Russia and Iran's partnership has often wavered between cooperation and rivalry due to the incompatibility of interests and goals in many regional and international issues. However, their joint efforts have so far succeeded in achieving substantial results in Syria, which has become an important pillar in the foreign policy of both countries.
It is no secret that Iran is a regional competitor of Russia, as well as a major target for Washington and Tel Aviv. Moscow also knows well that this tension will escalate as long as Iran stays in Syria and this is considered a major threat to Russian interests.
Several months ago, during an interview with Russian news agency TASS, Israel's Moscow envoy asserted that Israel was satisfied with Russia's stance on Iranian military presence on the Israeli-Syrian border. He pointed out that Israel and Russia are engaged in intensive discussions on this issue while stressing that the presence of Iranian forces in the region is "targeting Israel."
According to the report of the Israeli "Politics and Strategy" Institute, the undeclared war between Tehran and Tel Aviv, which has been continuing since the beginning of the Syrian crisis, does not worry Russia, at least, as long as the parties are wary of harming Moscow's interests in the process. However, the competition between the Kremlin and Tehran for control, influence and for determining Syria's future is fast becoming a problem.
Israel's frequent attacks on Iranian locations inside Syria, in addition to pressure from U.S. President Donald Trump on Iran, increase Iran's need to have a good relationship with Russia, which makes Moscow stronger than before when confronting Tehran in Syria.
It cannot be ignored what many observers have said, that the invitation of Iran to participate in Astana talks in 2017 was an attempt by Ankara and Moscow to push Tehran to fulfill its obligations because it is difficult to control groups affiliated with Iran in Syria, and unlike Tehran, Russia has managed to build bridges with the Syrian political and armed opposition through Saudi Arabia and Turkey.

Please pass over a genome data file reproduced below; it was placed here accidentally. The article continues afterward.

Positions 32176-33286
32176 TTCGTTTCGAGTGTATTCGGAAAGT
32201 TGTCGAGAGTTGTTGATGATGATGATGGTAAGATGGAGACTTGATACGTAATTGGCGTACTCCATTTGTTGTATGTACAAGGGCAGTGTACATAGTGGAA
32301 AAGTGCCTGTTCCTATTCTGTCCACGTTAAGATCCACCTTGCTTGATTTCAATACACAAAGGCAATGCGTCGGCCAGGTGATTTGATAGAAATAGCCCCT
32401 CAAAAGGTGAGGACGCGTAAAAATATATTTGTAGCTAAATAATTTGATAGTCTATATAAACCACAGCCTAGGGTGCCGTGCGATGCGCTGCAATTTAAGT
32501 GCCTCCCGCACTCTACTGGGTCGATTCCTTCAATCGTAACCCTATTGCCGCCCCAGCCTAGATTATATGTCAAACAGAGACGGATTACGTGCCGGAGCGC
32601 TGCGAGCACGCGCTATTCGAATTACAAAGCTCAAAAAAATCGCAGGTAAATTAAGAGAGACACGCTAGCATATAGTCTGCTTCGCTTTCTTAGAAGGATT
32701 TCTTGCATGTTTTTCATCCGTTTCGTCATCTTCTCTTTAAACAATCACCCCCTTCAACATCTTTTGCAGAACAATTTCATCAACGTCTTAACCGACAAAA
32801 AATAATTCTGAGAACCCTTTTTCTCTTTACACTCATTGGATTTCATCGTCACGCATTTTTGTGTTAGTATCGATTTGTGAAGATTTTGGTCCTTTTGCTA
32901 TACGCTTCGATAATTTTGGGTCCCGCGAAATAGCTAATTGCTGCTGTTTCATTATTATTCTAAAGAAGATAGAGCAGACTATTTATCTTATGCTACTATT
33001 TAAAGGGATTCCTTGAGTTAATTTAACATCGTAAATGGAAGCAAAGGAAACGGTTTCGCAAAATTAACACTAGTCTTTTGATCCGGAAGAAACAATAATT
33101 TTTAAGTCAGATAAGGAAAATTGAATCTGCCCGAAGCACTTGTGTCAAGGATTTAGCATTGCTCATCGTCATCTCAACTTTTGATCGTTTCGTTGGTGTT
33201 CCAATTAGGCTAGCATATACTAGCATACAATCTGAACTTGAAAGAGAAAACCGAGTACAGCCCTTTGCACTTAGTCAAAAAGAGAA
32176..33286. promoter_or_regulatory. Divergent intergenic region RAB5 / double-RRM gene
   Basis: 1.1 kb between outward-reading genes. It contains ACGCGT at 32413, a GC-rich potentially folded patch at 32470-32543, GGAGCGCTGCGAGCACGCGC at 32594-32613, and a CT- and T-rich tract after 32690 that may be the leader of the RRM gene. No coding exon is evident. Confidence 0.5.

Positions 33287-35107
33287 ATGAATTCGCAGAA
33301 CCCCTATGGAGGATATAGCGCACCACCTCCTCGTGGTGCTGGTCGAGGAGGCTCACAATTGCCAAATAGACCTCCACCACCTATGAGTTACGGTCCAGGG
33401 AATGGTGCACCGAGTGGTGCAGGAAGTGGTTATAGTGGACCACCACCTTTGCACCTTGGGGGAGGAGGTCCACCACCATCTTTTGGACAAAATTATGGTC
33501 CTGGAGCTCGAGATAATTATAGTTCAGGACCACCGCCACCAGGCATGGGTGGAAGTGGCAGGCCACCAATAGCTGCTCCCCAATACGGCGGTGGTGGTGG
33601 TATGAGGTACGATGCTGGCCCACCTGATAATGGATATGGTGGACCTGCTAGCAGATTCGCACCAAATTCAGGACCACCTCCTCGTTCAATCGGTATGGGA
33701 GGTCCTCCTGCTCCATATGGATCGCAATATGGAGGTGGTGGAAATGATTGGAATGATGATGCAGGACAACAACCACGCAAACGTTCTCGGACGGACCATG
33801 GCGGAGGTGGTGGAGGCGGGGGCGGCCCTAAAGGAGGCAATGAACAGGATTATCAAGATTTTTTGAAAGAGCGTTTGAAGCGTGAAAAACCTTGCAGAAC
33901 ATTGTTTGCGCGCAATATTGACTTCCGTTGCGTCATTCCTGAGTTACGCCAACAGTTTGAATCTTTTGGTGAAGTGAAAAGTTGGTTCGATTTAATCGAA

The differences between Russia and Iran (which have not yet reached a crisis level) in Syria appeared in the past few years and can be summarized through four situations. The first was at the beginning of direct Russian intervention in Syria six years ago, which led Iran to retreat to the second row as a silent ally of Damascus, while Moscow took the lead as Iran had failed to change military balances during the years of intervention.
The Russian military intervention, which officially began in September 2015, restored Damascus' control over most of the Syrian territories, except for parts in the northeast until now. Although Moscow may not be satisfied with the intense Iranian activity in Syria, as well as the new military agreement between Damascus and Tehran, Russia remains in need of the Iranian presence as long as the war does not end. It is unlikely that one would abandon the other in Syria in the near future as they both are worried about any surprises or economic collapse.
The second difference between Moscow and Tehran came after the agreement between Turkey and Russia to evacuate civilians and fighters from eastern areas of Aleppo, which was done at the end of 2016. Iran refused any agreement in this region because it wanted to implement a military solution in Aleppo, according to what was circulated during that period.
In the same context, the Iranian diplomacy website, which is close to the Iranian Ministry of Foreign Affairs, stated that retaking Aleppo was a positive step toward better relations between Russia and Iran; however, it is still too early to talk about the end of the Syrian crisis. It added that Moscow coordinated much more with Ankara than that with Tehran and that Russia called Saudi Arabia before joining the political negotiating table regarding Syria, taking into consideration that such a situation would strongly affect the relations between the two countries.
According to the website, it is not clear that the Russians are with Iran in Syria, or Iran is with the Russians there. The Russian’s view on Syria is tactical, not strategic.
Riyadh’s participation at the Syrian negotiating table would be against Iran's interest, in addition to that, 90% of Russia’s Muslims have very good relations with Turkey and Saudi Arabia, knowing that Moscow attaches great importance to the demands of Muslims in Russia.
The third difference became clear during the start of the Astana negotiations. Iran wanted to take revenge and push Washington out of the talks, while Russia called for the participation of the United States, merely as an observer.
The fourth difference appeared after the bilateral talks in Sochi between Ankara and Moscow about the fate of Idlib excluding Tehran which was still there on the ground.
It remains to be seen if Tehran's recent losses from repeated Israeli attacks on its sites inside Syria are hard to overcome. The question is: Will this push the Iranians overtime to leave some Syrian areas, after years of investing in this country? The answer may become clear if Iran concludes an agreement with Washington, whether with Trump or someone else in the White House.
*Researcher in Russian and Turkish affairs, political adviser